Privacy and Civil Liberties Oversight Board

The Privacy and Civil Liberties Oversight Board (PCLOB) is an independent agency within the executive branch of the United States government, established by Congress in 2004 to advise the President and other senior executive branch officials to ensure that concerns with respect to privacy and civil liberties in the United States are appropriately considered in the development and implementation of all laws, regulations, and executive branch policies related to terrorism.[1]

Privacy and Civil Liberties Oversight Board
Agency overview
JurisdictionUnited States
Key documents

Role and operationsEdit

The purpose of the Privacy and Civil Liberties Oversight Board is two-fold: to analyze and review actions the executive branch takes to protect the nation from terrorism, ensuring that the need for such actions is balanced with the need to protect privacy and civil liberties; and to ensure that liberty concerns are appropriately considered in the development and implementation of law, regulations and policies related to efforts to protect the nation against terrorism.

The Board has two main functions: (a) advice and counsel on policy development and implementation and (b) oversight. Its functions include reviewing proposed legislation, regulations and policies; advising the President and the departments and agencies of the executive branch; and continually reviewing the implementation of the regulations, policies, and procedures of the executive branch relating to terrorism to ensure that privacy and civil liberties are protected. In addition, the Board is specifically charged with responsibility for reviewing the terrorism information sharing practices of executive branch departments and agencies to determine, whether they adhere to guidelines designed to appropriately protect privacy and civil liberties.[2][3] In the course of performing these functions, the Board shall coordinate with the privacy and civil liberties officers in the relevant departments and agencies.

The Board is authorized to have access to all relevant information necessary to fulfill its role, including classified information consistent with applicable law. The Board is required to report to Congress not less than semiannually.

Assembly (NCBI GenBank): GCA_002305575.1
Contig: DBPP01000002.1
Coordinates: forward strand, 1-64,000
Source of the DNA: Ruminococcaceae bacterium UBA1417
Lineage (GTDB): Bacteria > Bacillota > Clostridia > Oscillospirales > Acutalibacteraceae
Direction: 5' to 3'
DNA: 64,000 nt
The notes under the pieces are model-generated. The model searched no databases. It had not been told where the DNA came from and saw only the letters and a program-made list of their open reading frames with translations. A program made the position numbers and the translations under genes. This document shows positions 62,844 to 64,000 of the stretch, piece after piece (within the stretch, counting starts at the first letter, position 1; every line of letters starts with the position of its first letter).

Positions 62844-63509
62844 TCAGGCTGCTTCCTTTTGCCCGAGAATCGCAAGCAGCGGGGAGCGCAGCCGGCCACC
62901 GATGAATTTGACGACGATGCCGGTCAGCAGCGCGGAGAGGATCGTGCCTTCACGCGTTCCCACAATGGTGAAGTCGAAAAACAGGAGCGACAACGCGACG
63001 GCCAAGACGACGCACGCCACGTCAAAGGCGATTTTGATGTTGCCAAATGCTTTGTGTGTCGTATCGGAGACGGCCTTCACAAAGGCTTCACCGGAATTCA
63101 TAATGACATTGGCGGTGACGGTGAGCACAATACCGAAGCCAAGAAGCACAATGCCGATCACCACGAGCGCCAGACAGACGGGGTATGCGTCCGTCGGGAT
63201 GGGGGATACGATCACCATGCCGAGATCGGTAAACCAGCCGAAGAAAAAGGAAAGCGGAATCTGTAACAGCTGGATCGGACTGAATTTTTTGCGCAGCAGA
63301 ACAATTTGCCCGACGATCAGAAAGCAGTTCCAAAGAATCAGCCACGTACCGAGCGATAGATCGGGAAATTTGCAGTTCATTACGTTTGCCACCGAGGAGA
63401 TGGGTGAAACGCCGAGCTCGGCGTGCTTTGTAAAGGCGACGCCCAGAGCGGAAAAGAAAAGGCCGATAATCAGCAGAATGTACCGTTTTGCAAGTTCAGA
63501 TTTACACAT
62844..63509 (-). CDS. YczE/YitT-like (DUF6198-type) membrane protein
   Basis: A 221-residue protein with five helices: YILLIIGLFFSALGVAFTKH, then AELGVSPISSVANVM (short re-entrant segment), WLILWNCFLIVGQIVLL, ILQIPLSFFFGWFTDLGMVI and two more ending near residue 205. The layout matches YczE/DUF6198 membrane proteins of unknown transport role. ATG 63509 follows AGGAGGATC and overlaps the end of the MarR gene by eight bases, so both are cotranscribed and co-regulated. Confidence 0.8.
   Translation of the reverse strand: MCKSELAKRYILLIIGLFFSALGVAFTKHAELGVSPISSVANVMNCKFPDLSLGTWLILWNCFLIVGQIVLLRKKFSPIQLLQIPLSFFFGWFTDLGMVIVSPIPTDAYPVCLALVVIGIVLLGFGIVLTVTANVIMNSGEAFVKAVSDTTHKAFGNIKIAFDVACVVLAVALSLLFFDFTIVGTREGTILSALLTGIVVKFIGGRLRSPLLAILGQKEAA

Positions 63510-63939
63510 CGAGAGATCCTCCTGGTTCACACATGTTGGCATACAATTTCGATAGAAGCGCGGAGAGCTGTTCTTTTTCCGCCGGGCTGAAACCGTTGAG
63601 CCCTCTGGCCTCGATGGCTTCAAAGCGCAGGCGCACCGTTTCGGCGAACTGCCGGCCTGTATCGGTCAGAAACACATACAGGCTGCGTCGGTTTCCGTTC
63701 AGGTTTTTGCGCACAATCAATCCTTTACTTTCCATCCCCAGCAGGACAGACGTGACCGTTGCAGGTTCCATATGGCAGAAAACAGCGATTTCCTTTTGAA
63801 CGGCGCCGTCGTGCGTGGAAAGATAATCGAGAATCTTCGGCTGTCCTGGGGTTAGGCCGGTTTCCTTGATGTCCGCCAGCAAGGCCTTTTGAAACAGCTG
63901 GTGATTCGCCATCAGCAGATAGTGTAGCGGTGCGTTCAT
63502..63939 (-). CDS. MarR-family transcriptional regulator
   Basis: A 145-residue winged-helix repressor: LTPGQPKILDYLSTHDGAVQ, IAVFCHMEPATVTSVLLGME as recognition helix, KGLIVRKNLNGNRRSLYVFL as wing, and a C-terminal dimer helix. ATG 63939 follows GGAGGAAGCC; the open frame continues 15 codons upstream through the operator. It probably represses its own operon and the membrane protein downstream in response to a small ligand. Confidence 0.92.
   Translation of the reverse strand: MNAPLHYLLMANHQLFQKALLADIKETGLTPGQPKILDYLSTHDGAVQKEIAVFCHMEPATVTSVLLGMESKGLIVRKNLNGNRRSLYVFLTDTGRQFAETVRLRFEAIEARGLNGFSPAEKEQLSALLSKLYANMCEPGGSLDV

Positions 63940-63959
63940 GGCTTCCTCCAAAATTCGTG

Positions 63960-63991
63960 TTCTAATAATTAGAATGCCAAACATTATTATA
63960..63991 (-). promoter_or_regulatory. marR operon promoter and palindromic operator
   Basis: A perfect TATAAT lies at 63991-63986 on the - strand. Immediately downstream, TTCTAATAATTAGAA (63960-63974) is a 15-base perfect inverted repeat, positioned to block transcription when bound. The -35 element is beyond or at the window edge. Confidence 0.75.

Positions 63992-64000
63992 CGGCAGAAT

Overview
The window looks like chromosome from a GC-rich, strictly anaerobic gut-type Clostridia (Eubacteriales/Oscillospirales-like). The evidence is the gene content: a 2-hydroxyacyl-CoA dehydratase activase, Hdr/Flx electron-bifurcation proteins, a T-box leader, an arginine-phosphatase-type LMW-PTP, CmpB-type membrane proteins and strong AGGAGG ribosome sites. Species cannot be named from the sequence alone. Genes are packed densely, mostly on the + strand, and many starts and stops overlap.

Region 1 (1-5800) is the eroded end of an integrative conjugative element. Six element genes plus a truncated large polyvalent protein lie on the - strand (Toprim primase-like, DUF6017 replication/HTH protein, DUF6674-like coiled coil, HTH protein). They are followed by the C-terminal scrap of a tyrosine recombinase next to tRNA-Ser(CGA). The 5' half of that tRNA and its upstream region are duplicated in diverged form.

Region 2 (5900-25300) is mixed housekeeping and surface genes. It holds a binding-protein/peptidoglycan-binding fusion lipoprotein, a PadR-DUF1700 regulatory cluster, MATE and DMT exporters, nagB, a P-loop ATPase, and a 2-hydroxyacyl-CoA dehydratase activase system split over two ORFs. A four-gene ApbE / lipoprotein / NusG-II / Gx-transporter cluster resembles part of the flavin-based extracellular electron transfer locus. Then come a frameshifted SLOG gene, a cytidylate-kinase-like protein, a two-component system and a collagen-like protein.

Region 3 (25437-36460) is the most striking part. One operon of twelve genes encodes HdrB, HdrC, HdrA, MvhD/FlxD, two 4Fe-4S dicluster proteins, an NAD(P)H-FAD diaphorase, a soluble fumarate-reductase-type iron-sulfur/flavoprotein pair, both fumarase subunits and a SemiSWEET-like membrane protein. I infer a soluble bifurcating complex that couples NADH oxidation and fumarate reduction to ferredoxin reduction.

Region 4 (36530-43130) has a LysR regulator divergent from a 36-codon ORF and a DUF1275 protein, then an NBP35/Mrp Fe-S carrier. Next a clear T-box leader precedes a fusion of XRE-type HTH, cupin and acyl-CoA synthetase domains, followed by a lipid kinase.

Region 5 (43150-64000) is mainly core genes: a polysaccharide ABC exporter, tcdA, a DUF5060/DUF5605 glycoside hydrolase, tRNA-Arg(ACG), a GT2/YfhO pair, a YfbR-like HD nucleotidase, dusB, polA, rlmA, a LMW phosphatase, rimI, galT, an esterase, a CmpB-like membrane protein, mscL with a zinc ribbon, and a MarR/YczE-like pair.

2004–2006, designed to exist within the Executive OfficeEdit

Recommended by the 9/11 Commission Report issued on July 22, 2004, the Privacy and Civil Liberties Oversight Board was initially established by the Intelligence Reform and Terrorism Prevention Act of 2004.[4] It consisted of five members appointed by the President, with the board being part of the Executive Office of the President and was supported by an Executive Director and staff. In February 2005, a majority of Minnesota congresspersons and senators had nominated Coleen Rowley to serve on the Board,[5] but President George W. Bush did not nominate her.

The first Board members from 2006 were Carol E. Dinkins, of Texas, Chairwoman; Alan Charles Raul, of the District of Columbia, Vice Chairman; Theodore B. Olson, of Virginia; Lanny Davis, of Maryland, and Francis X. Taylor, of Maryland. The Chairwoman and Vice Chairman were confirmed by the Senate on February 17, 2006. All Board members were sworn in and had their first meeting on March 14, 2006. On May 14, 2007, Lanny Davis resigned, charging that the White House had sought to control the content of a Board report.[6]

2007–2012, Board below quorumEdit

From 2007 until August 2012 the Board not have quorum.

In January 2007, H.R. 1 ("Implementing Recommendations of the 9/11 Commission Act of 2007"), aimed to reconstitute the board as an independent agency, composed of 5 Senate confirmed members serving staggered six-year terms and passed the U.S. House of Representatives. The Senate companion bill, ("Improving America's Security Act of 2007", S. 4), passed on March 13, 2007. The House language prevailed upon reconciliation and on August 3, 2007 President Bush signed the Implementing Recommendations of the 9/11 Commission Act of 2007, into law.[7] In January 2008, the changes took effect, at which time the original Board ceased to exist.

On February 27, 2008 the Senate received President George W. Bush's first three nominations to the revamped PCLOB: Daniel W. Sutherland, Officer for Civil Rights and Civil Liberties at the Department of Homeland Security, to serve a six-year term as chair of the board; Ronald D. Rotunda, professor of law at George Mason University, to serve a four-year term as a member of the PCLOB; and Francis X. Taylor, a former member of the board, to a serve a two-year term. On September 8, 2008, President Bush made a fourth nomination, of James X. Dempsey, senior counsel at the Center for Democracy and Technology, to serve a five-year term. The nominations were referred to the Senate Committee on the Judiciary, which took no further action.[6]